#### Title

Computable structure theory on Banach spaces

Dissertation

2019

#### Degree Name

Doctor of Philosophy

Mathematics

#### Major

Mathematics

Timothy H. McNicholl

#### Abstract

In this dissertation we investigate computability notions on several different Banach spaces, namely the separable $L^p$-spaces and $C[0,1]$.

It was demonstrated by McNicholl \cite{TM} that the halting problem is a necessary and sufficient condition for the existence of computable isometric isomorphisms between any two computable representations of the purely atomic $L^p$-spaces (e.g. $\ell^p$) where the underlying measure space is generated by finitely many atoms. In the case where the underlying measure space is generated by finitely many atoms (such as in $\ell^p_n$), McNicholl also proved that it is always possible to find an algorithm that computes isometric isomorphisms between any two computable representations. Clanin, McNicholl, and Stull \cite{CMS} proved a similar result. Namely they proved that for any two computable representations of a non-atomic $L^p$-space (e.g. $L^p[0,1]$) there is always a computable isometric isomorphism between them. We both continue and complete the classification of the separable $L^p$-spaces up to degree of categoricity by investigating the "hybrid" $L^p$-spaces, whose underlying measure spaces consist of both atomic and non-atomic parts, and determine how much computational power is necessary and sufficient to compute isometric isomorphisms between any two copies of these spaces.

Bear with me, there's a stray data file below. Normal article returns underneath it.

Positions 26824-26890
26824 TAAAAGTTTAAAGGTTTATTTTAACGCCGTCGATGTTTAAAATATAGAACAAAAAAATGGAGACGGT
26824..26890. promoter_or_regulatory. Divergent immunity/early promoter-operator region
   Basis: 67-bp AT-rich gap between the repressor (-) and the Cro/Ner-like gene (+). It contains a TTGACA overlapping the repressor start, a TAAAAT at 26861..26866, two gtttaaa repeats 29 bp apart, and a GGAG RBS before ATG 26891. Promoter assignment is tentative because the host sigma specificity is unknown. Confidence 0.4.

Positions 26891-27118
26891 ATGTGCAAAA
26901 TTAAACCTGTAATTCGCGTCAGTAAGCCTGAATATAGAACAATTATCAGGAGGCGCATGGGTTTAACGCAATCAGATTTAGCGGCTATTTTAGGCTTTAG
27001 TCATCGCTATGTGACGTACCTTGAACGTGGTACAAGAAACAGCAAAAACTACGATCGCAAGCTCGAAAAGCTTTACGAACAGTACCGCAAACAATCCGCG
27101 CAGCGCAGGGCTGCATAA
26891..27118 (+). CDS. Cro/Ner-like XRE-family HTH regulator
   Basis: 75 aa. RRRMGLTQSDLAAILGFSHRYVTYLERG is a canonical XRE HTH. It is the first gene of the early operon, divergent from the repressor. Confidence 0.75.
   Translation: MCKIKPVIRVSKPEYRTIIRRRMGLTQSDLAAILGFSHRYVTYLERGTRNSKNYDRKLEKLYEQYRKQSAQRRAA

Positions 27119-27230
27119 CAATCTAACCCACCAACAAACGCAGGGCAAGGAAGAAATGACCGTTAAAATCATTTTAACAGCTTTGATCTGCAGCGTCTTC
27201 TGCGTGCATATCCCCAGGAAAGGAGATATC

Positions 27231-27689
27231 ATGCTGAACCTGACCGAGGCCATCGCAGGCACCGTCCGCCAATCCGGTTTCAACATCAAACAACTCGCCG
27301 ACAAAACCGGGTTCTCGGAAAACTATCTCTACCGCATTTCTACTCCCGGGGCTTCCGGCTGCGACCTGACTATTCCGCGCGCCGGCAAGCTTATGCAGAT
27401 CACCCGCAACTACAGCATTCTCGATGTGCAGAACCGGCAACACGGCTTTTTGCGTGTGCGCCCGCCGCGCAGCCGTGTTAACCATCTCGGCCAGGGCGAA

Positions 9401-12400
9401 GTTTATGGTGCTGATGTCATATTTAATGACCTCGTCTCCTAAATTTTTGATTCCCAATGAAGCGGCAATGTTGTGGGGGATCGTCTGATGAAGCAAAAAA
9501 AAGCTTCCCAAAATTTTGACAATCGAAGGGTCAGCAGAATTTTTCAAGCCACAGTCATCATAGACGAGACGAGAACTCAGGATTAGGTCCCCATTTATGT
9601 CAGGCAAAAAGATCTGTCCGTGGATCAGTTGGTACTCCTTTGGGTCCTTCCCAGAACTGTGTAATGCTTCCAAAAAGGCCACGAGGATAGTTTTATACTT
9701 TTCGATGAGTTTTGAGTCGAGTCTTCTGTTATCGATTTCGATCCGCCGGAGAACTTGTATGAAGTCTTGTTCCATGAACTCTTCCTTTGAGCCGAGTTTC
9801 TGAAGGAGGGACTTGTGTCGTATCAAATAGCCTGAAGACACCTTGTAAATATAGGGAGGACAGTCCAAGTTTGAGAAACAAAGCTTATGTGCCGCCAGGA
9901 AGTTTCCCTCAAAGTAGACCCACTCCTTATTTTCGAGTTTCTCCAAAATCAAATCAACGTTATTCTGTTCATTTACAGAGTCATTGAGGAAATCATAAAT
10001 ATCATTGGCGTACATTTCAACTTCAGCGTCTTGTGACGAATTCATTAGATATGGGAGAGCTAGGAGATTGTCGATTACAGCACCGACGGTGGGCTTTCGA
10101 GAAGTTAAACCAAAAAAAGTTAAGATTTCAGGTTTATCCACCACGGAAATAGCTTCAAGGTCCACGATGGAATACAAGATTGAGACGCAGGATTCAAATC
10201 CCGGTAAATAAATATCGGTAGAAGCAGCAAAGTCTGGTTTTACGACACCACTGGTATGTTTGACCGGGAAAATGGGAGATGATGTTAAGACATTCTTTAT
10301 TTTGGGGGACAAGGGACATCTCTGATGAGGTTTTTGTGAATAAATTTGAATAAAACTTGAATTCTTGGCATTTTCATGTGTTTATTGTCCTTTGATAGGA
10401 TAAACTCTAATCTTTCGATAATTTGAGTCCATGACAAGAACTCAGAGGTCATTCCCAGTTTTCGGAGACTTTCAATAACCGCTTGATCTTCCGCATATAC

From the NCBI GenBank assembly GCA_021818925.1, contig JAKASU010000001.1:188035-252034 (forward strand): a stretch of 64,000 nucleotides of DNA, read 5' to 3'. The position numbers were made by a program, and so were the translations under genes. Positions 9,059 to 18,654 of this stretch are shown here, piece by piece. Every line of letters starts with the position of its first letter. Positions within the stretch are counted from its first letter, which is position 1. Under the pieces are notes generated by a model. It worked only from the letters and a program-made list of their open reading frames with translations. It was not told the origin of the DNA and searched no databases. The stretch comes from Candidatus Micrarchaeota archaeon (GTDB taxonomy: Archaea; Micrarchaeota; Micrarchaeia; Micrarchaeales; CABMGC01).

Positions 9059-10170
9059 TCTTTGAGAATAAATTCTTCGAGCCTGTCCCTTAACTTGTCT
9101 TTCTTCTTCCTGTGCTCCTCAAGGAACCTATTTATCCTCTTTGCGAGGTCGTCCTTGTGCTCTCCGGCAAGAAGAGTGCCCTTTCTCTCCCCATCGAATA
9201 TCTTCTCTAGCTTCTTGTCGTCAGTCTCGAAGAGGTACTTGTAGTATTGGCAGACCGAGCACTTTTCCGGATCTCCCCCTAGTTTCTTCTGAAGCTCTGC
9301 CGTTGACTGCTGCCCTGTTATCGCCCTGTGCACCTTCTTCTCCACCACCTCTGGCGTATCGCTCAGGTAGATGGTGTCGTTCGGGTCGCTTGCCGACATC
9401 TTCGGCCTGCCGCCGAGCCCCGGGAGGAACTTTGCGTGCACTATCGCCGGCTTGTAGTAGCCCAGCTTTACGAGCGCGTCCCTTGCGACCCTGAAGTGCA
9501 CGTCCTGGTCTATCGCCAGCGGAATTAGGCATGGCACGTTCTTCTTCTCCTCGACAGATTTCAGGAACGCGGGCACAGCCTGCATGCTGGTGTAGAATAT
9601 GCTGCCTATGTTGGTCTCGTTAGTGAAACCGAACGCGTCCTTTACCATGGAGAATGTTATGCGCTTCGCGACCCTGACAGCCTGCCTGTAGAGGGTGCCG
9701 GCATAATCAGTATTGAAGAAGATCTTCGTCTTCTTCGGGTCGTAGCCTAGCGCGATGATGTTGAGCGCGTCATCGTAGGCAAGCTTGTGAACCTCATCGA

Secondly, we continue a line of inquiry initialized by Melnikov and Ng in 2014, who proved that for $C[0,1]$ (i.e. the Banach space of all continuous functions on the closed unit interval) there is a pair of computable representations between which there is no computable isometric isomorphism. They achieved this by constructing one of the representations in such a manner that the constant unit function \textbf{1} is not computable, contrasting with the other representation in which \textbf{1} is computable. We show in Chapter 5 that given any computable representation of $C[0,1]$ as a Banach space the halting set always computes \textbf{1}. We also determine how much extra computational power beyond that of the halting set is sufficient to compute the modulus operator $|\cdot|$ within any computable representation. Lastly, we use these two results to determine how much power is sufficient to compute an isometric isomorphism between any two computable representations of a restricted class of representations of $C[0,1]$.

Tyler Anthony Brown

en

application/pdf

76 pages

COinS